and they only Cortés 175.9 53.8 69.3 71.7 39.0 HOUSEHOLDS ACCORDING TO POVERTY STRATA AT THE RURAL LEVEL 1991 1992 1993 1994 1995 1996 1997 59. do not show major variations from the results of the UBN methodology. Data are not respectively.4 8. it is also necessary to make rural-urban distinctions within each department.1 71.1 systems and overcrowding.4 23.133.2 17.7 Cortés show a lower percentage of Santa Bárbara 75. so as to more accurately identify the principal poverty zones.0 have 4.2% in the Francisco Morazán 222.9 75. which ranked considerably higher than Francisco Morazán (64%) and Cortés (67.705 each). available for Gracias a Dios and the Bay Islands.949 and 67.7 74.1 66.8 Source: ESA Consultants. Central District and San Pedro Sula levels. Lempira and Copán 55. Regional breakdowns3 show that the HOUSEHOLDS WITH UBN.6 Indigent Poor Below the Poverty Line Sources: SECPLAN (1991-94). GDSC 1999.3 primary education. Applying the Human Development Index to departments and municipalities.6 55.2 21.7 Intibucá).4 basic needs. In addition to the above breakdown. with more than two UBNs.2 Comayagua 61.3 23. rural.7 Indigent Poor Below the Poverty Line 1998 35. poverty differences at the department level.9 53.857 38. therefore analysis by department may not have a sufficiently solid statistical basis.2 10.0 1998 55.3 18.7 35. 1999 households with UBNs are located in the With southern and western regions of the country Department > 2 UBN’s Householders UBN’s (Copán.8 40.2 31. based on the HDI.380 38.6 important to note that the western part of the El Paraíso 65. On the other hand.2 1999 36.4 6.3 former and 38.4 6. Nevertheless. we can see that although the country has made important gains in life expectancy and education.2 18.7 22. Nevertheless. Choluteca.1 71. 13 . in recent decades these have not been evenly distributed throughout the country.6 has the greatest problems of access to Colón 42.2 country (Copán. It is also Choluteca 71.894 49.9 9. This exercise produces interesting results.5% in the latter.719 40.6 38.1 6. with 38.8 14. Valle. specially for the departments in the western part of the country.6 21. PRODEPAH.6 62. the urban area with the highest percentage of satisfied basic needs was in Ocotepeque (81.9 15.9 22.3 57. it is in these departments where the largest numbers of households with UBNs are found (84.9 55.8 8. given their larger population concentrations.193 65.9 11.2 4.3 7. Based upon the first survey of each year.8 22. departments with the largest percentage of BY DEPARTMENT.042 48.8 Intibucá 27. Lempira and Ocotepeque) Olancho 69.347 54.3 1999 60.2 12.8 57.440 46. the Yoro 83.5 14.7 also show the highest number of unsatisfied Lempira 42.5 62.7 households with UBNs.3% and 3% of households Total 1.209 47. The major differences occur the southern (Choluteca and Valle) and estern 3 It is important to consider that PMHS results are statistically more significant at national.7 departments of Francisco Morazán and Atlántida 65.9 7.4 13.193 49. except in 1994.310 57.7%).096 59. such as the fact that according to PMHS figures for March 1999.9 13.5 77.058 66.6 39.8 10.CHARACTERISTICS OF POVERTY DISTRIBUTION OF POVERTY BY GEOGRAPHIC AREA HOUSEHOLDS ACCORDING TO POVERTY STRATA AT T HE URBAN LEVEL 1991 1992 1993 1994 1995 1996 1997 46.210 59.6 8.6 76. based on PMHS.8 68.0 19.4 Valle 29.4 60.0 59.7 21. internal use (1995-99).7 79.5 3.8 61.837 52.7%).7 22.356 49. mainly a lack of sanitation La Paz 27.2 22.4 61.277 53.5 20. when only one survey was carried in October. Poor households in these regions Ocotepeque 19. urban.8 52.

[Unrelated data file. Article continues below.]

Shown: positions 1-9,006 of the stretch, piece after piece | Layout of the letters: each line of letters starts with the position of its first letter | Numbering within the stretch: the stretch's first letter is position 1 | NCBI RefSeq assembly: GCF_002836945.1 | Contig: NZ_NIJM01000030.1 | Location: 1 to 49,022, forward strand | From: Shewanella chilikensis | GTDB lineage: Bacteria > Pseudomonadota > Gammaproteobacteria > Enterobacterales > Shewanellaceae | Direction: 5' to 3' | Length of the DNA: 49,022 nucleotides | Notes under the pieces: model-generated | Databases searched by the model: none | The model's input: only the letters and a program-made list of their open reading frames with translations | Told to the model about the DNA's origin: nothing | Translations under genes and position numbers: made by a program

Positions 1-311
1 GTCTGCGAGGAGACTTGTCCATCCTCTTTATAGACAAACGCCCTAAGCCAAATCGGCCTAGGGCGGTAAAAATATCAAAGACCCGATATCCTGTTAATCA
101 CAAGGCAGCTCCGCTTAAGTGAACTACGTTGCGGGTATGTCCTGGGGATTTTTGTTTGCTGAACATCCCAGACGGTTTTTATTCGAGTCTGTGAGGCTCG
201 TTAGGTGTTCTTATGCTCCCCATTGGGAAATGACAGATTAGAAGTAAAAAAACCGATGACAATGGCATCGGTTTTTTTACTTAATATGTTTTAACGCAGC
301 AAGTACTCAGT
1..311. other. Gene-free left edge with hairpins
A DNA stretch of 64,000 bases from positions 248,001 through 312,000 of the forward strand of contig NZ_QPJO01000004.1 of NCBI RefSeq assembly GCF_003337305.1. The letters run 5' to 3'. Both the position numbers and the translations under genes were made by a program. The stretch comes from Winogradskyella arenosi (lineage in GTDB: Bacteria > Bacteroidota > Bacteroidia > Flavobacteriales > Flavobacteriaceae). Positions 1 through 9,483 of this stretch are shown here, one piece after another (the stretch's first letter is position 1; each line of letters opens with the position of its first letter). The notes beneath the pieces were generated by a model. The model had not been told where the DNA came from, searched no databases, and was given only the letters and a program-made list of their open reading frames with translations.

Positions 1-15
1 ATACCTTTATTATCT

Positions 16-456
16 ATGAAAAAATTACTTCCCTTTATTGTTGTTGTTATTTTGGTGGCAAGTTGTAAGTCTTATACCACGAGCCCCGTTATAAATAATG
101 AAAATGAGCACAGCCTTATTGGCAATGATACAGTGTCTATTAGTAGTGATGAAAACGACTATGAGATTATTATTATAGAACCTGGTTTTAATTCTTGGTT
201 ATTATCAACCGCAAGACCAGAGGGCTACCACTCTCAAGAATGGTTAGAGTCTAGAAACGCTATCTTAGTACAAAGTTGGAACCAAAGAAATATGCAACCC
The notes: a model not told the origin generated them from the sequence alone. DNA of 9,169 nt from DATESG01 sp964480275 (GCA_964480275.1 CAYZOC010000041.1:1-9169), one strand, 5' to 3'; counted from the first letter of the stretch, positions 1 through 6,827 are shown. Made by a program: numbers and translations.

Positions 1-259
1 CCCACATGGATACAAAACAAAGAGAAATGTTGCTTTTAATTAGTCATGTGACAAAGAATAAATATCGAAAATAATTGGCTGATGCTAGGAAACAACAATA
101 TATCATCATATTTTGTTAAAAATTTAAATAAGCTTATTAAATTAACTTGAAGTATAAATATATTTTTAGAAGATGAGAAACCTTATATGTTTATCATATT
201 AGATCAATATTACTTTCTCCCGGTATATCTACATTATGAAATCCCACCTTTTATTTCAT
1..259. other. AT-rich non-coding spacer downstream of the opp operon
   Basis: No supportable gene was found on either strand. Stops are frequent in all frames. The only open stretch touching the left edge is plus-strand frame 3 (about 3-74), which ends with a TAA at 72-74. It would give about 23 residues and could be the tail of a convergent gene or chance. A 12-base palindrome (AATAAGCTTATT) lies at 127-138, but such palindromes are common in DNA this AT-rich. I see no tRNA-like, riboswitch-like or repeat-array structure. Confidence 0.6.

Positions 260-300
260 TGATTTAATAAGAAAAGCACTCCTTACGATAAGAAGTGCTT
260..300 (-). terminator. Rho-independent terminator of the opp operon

compared with the UBN methodology.0 0.705 Bay Islands 4 0.482 El Paraíso 19 7 36. however. HDI BY DEPARTMENT & NUMBER OF MUNICIPALITIES With low HDI General Total HDI No.539 Choluteca 16 4 25.573 Colon 10 0. and these are mainly concentrated in the departments with a higher incidence of poverty.5 0. 4 Due to methodological reasons.598 Atlántida 8 1 12.787) followed by Francisco Morazán (0. INDH. Cortés and Colon.637 Cortés 12 0. According to household surveys. while at the other extreme are departments such as Lempira (0. 14 . No doubt these results will have to be progressively adjusted. while the latter are closer to those countries with a lower HDI4.635 Gracias a Dios 2 0. If we disaggregate this data by municipalities. the differences are more evident: 49% of all municipalities in the country show a lower than average HDI.430 Santa Barbara 27 24 88.658). San Pedro Sula had real average incomes 30% higher than the Central District.548 Comayagua 21 3 14.658 Francisco Morazán 28 8 28.520 Olancho 22 9 40.575 Department Source: UNDP. Notable is the case of Francisco Morazán.368 Intibucá 16 12 75.8 0.9 0.0 0.368).556 Valle 9 2 22. 1998.432 La Paz 19 13 68. nationwide HDI calculations decreases the relative weight of income.0 0.705) and Cortés (0.POVERTY REDUCTION STRATEGY PAPER (Olancho and El Paraíso) departments. % Lempira 27 24 88.564 Yoro 11 4 36. The department with the highest HDI is the Bay Islands (0.2 0.4 0.4 0. The departments with the least inequalities are the Bay Islands. where despite a high HDI.3 0. possibly because of the concentration of basic services in the Central District. which to a certain degree may influence geographical differences.9 0. The former show a relatively better situation.787 Totals 290 142 49.41 versus 0.432).9 0.6 0. according to the HDI its GDP achievement was lower (0.416 Copán 23 20 87.8 0. 29% of the municipalities have a low HDI.45).416) and Copán (0.465 Ocotepeque 16 11 68.0 0. Intibucá (0. which have no municipalities with low HDI.